Review: CôBa, York Way


This new Vietnamese is well worth the hike to an industrial corner where leafy Camden Square meets the edge of King’s Cross



Coba
Chef-restaurateur Damon Bui at Coba. Photo: PR
Damon Bui’s mum and dad arrived in Australia as Vietnamese refugees not speaking any English.

Having witnessed their struggles in those early years, as well as the opportunities given to them, he believes in “responsible capitalism” and supporting his employees. As well as 100% of the service charge going to the staff, “they are also set to share in the profits”, he says.

Not a bad philosophy for the chef-patron of a brand new opening in a slightly unusual location – ten minutes’ walk up from the all-consuming King’s Cross development, and a mile or so from Kentish Town, Camden and Holloway in turn.

What of the name? “It came to me in a dream,” he says. In it, he was back in his childhood home in Sydney and his mum was cooking her legendary butter fried chicken. “All the kids were running around saying ‘Cô ba, cô ba, I want your fried chicken!’”

Cô ba simply means “auntie number three”, which is what Damon’s mum was called in the family. “When I woke up, it was as if I could smell the heady aromas of that fried chicken, and all that was great and comforting about my childhood came rushing back.”

And so his baby was born. “I see it as a way to honour both my parents, the great life they’ve provided for me and my sisters, and the amazing food that mum cooked at home and passed on to me when I left to Australia to move to the UK eleven years ago.”

Coba exterior
Coba: low-key exterior
Rewind three years, and Damon started to think there must be more to life than working in a bank for twelve hours a day. Starting out small, he ran supper clubs in his flat with his partner MJ, as well as catering for parties and running the occasional street stall as Table for 10. He began by feeding friends, then friends of friends, then caught the attention of a wider audience of food lovers.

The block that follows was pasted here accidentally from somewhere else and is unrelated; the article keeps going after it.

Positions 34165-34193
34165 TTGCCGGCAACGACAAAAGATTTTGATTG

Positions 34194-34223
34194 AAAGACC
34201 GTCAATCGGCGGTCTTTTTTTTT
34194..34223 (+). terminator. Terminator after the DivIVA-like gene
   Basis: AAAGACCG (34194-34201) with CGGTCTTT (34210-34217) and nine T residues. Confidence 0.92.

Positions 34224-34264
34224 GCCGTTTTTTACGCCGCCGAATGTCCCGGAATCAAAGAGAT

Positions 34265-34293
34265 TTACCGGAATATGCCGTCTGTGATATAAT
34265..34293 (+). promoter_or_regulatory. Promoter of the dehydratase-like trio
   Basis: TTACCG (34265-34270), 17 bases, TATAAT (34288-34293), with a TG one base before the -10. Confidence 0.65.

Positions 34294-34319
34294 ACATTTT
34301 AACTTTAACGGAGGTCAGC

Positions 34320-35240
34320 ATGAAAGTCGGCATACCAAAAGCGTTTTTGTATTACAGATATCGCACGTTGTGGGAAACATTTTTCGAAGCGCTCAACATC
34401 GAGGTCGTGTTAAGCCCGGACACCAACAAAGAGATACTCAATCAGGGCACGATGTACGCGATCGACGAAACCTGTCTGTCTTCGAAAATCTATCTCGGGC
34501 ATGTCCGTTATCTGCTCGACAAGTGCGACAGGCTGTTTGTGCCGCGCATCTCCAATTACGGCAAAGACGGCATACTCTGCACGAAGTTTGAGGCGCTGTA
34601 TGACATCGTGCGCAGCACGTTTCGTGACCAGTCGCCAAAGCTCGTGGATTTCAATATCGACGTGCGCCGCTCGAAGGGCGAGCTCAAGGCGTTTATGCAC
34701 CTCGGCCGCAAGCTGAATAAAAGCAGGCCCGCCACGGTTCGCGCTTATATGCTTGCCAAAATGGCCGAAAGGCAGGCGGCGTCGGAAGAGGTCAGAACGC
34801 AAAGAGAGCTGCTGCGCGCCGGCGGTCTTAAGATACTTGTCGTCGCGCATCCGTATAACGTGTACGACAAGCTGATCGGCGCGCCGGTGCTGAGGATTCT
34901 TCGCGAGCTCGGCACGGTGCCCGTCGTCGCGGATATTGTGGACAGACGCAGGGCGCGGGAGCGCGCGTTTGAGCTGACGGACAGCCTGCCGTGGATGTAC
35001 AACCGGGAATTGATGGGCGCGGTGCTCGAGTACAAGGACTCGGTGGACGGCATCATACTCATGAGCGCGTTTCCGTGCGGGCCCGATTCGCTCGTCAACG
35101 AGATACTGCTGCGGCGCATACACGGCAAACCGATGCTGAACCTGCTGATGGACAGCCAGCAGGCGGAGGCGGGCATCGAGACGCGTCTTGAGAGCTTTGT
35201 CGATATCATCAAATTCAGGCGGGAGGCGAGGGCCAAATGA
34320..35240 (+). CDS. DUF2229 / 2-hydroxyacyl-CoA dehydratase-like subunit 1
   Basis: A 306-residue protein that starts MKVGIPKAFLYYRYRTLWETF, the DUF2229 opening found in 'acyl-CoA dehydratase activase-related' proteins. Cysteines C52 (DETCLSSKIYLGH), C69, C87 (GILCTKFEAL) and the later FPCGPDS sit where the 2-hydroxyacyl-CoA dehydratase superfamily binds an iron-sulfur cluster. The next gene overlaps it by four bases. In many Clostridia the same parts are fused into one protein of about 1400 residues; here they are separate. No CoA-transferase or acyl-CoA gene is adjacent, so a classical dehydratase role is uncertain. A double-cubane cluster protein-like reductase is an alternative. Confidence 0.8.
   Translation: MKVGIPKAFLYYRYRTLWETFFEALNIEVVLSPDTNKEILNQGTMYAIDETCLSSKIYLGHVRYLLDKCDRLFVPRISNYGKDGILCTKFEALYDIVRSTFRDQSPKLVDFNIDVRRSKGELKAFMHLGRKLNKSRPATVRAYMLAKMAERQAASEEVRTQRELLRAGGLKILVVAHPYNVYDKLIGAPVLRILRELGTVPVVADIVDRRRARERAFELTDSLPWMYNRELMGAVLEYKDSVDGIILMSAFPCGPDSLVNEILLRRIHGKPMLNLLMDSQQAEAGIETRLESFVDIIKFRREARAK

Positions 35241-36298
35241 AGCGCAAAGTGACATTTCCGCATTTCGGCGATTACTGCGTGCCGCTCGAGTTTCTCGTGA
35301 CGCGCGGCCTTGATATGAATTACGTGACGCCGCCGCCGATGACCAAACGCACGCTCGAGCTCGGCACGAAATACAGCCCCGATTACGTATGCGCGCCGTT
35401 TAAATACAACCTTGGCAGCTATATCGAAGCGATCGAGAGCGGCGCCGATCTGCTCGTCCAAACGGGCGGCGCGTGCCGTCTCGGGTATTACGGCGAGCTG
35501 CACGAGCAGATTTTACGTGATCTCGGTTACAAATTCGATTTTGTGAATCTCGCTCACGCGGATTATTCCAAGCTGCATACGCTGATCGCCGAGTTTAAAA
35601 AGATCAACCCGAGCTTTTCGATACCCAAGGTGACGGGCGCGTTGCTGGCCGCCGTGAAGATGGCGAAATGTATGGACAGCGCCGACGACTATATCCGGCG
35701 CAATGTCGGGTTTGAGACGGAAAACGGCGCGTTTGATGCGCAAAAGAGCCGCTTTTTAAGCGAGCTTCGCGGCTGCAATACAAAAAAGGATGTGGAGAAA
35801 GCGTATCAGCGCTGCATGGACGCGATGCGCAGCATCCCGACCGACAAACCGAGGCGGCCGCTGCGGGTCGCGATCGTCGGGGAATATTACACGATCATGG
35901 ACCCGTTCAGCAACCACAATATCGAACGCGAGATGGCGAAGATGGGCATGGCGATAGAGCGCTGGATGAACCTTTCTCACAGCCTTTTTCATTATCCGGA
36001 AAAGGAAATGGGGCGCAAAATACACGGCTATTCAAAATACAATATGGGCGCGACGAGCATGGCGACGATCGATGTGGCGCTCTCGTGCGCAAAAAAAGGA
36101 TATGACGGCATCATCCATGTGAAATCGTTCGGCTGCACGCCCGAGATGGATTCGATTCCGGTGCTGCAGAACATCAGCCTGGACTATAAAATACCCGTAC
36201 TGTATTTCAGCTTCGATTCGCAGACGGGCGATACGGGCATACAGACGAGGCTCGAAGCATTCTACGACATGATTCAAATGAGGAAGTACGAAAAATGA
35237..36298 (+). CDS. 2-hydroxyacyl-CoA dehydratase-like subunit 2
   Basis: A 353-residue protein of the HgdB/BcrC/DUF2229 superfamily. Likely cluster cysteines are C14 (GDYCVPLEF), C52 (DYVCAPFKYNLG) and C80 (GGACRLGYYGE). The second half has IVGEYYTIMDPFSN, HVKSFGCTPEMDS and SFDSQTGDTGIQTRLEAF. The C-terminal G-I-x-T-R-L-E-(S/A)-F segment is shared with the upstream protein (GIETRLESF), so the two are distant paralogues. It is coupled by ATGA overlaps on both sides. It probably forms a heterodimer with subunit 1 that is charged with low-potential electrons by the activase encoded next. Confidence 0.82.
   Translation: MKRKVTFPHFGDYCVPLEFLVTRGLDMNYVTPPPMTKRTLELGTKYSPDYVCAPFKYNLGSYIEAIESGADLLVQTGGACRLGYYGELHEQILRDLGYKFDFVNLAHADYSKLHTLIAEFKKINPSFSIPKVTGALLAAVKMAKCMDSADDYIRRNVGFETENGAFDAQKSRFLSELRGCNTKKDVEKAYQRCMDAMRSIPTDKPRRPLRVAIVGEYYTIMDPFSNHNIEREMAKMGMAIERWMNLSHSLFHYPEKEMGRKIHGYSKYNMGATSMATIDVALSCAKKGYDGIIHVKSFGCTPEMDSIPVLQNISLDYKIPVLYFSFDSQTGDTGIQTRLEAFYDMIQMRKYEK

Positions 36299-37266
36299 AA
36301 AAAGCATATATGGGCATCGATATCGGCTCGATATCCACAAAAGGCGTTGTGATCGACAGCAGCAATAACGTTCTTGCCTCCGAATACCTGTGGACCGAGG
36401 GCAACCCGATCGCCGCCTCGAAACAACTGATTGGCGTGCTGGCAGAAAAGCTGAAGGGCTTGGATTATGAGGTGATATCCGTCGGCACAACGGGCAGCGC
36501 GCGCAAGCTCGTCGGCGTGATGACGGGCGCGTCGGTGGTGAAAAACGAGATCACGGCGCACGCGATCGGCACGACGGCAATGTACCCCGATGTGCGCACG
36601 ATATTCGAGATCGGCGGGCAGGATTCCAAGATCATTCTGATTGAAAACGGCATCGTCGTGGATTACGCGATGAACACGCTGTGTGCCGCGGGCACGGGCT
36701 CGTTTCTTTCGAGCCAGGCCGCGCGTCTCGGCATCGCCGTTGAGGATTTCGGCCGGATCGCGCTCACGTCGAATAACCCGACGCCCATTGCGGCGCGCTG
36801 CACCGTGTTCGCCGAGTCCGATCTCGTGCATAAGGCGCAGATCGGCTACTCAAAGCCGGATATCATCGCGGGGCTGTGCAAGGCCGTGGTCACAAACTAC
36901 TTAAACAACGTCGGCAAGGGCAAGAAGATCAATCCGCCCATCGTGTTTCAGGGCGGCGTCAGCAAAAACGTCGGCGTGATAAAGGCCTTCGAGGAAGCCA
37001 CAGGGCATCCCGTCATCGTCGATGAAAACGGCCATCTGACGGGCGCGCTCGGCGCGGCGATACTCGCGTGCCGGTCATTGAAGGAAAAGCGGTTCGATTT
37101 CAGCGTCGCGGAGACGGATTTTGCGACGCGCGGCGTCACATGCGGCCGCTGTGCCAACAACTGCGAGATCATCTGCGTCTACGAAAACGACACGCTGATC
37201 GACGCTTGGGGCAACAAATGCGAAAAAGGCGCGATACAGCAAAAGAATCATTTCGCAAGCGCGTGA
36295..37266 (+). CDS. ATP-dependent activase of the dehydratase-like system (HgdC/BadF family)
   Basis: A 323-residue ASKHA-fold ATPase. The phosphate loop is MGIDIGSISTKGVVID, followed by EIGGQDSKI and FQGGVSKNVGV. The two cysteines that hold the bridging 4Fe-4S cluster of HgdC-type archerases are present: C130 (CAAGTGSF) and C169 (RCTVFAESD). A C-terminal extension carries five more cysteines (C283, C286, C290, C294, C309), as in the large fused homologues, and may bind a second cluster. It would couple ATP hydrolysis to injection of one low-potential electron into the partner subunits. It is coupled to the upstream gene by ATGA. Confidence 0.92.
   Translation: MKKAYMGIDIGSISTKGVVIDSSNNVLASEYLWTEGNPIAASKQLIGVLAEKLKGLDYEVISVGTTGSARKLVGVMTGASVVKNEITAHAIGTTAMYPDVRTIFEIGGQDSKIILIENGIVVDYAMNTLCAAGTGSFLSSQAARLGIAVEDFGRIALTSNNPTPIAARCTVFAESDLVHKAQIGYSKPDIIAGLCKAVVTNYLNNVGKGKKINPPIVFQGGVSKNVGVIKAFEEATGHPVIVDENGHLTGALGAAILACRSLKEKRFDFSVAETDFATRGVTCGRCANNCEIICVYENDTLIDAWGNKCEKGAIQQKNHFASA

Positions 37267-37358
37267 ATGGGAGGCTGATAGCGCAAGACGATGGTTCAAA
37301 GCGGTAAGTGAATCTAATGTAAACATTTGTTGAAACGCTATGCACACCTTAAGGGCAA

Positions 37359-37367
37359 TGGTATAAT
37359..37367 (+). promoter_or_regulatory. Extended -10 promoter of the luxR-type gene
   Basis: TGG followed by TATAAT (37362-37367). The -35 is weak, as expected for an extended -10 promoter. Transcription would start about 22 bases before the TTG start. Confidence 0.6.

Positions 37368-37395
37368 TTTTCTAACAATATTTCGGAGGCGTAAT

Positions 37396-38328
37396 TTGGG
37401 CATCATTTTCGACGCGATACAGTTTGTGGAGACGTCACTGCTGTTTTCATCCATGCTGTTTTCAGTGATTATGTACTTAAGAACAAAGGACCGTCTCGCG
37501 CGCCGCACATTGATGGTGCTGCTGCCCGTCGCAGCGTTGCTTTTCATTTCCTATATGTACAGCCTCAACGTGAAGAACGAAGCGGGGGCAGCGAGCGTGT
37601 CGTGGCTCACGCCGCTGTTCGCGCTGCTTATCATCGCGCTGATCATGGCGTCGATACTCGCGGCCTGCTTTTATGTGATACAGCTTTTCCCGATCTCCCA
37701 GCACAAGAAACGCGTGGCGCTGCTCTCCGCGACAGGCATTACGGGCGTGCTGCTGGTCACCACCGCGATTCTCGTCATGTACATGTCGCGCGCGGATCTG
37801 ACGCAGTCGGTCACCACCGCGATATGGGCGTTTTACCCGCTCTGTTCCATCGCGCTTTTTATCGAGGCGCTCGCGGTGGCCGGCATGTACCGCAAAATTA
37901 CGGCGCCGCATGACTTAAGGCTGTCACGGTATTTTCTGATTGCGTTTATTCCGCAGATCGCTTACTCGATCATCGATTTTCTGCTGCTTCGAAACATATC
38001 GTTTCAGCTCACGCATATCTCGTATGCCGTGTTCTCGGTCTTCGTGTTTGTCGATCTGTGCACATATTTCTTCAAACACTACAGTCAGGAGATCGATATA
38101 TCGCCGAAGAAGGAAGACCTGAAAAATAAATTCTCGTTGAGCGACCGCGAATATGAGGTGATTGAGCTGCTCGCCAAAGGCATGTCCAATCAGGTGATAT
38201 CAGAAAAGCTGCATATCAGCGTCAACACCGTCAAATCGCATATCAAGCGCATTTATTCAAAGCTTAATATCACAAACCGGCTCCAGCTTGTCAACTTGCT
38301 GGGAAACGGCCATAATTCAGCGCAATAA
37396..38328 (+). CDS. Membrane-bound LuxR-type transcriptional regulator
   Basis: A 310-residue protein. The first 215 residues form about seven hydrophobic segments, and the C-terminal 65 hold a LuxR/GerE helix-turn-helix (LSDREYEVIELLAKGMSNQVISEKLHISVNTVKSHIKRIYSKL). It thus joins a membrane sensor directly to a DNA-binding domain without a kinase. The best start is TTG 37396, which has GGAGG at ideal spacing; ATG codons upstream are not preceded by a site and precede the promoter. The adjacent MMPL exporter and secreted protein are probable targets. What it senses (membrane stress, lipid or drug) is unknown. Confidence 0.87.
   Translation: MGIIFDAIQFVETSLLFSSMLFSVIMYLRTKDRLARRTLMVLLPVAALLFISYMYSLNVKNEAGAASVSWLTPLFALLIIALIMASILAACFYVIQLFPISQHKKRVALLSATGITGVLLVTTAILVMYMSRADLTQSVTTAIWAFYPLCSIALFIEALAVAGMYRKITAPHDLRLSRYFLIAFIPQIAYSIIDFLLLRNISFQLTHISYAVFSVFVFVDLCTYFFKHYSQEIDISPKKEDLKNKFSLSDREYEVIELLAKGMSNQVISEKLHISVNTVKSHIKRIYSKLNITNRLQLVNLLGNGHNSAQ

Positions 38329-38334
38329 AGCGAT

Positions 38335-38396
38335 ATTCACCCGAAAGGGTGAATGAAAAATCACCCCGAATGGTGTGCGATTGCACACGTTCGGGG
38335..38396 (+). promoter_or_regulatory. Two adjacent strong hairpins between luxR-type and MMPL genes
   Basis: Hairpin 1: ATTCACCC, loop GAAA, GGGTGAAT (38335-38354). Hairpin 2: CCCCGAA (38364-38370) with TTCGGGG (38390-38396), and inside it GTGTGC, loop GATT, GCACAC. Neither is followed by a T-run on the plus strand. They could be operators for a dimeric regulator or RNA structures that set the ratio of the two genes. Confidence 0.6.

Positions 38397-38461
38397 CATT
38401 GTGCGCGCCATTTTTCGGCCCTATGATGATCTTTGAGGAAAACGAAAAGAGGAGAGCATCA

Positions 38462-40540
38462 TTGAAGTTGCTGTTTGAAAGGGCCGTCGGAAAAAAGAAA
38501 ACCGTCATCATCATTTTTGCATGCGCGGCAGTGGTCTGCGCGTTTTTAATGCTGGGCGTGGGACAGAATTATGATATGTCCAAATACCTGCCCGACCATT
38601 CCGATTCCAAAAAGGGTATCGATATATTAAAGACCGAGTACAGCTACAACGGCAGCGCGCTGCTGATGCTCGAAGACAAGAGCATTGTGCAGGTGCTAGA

“With all the positive feedback, I thought I had something special to offer, something that London needs, so I became hellbent on creating my dream restaurant.”

The menu at CôBa offers a mix of classic Vietnamese dishes alongside some more modern interpretations. It’s split into barbecue meats, cooked on a charcoal grill and served with a noodle salad, and soup noodles (classics such as fragrant pho and spicy beef noodles made with a 24-hour broth).

The drinks list includes a potent blend of tea-based and sorbet cocktails: all the favourites from Damon’s supper club days, although on our visit we eschewed the booze – well, some of us – in favour of a slightly-too-sweet non-alcoholic house cocktail. But no matter. It was fine with a splash of sparkling water.

Coba food
Warming: the ramen. Photo: PR
Our starters, if a little pricey, were undeniably flawless: prawn toast (£7.50) was so chunky and moreish it far outweighed its dreary takeaway-resonant name, while arguably better still was that much-hyped fried butter chicken (£6), with a very dippable spicy mayonnaise.

Best of all though, at least for our table? Finger-lickin’ lamb cutlets (£8), chargrilled, sticky and red-rare – worth a revisit alone, a sentiment echoed by my friend who’d just to Cambridge from London.

We all needed warming up on such a bitter night, and both the vegetarian pho and duck ramen (deep earthenware bowls heaving with carrot, cucumber, spring onion, red cabbage and some fiery peppers) took a deliciously lengthy time to eat, an almost meditative experience on such an evening.

So stylish
Unexpectedly chic: dining room and bar. Photo: PR
“The duck ramen is a combination of two Viet dishes,” says Damon, by way of explanation, “the traditional pho and a dish called mi vit tiem, which is also a ramen dish.  However, I’ve always found the original to be too sweet and lacking depth.  I experimented with adding some of the pho spices to the dish, and one day it all clicked together into the smoky flavour that we ended up with on our menu.”

Result. In short? CôBa is a destination restaurant, really, with a genuine buzz in its packed (and did we mention uber-stylish?) dining room. Surely worth the hike to that industrial bit of York Way where leafy Camden Square meets King’s Cross. And if you’re with friends who don’t know the area, or prone to moaning about difficult locations, watch their faces light up as you enter.

[review]
This is box title
CôBa is now open lunchtimes as well as evenings. Starters from £6, mains from £9. Find it at 244 York Way, N7. Follow them on @cobafood

Kentishtowner pays for all meals in our reviews section. More on this here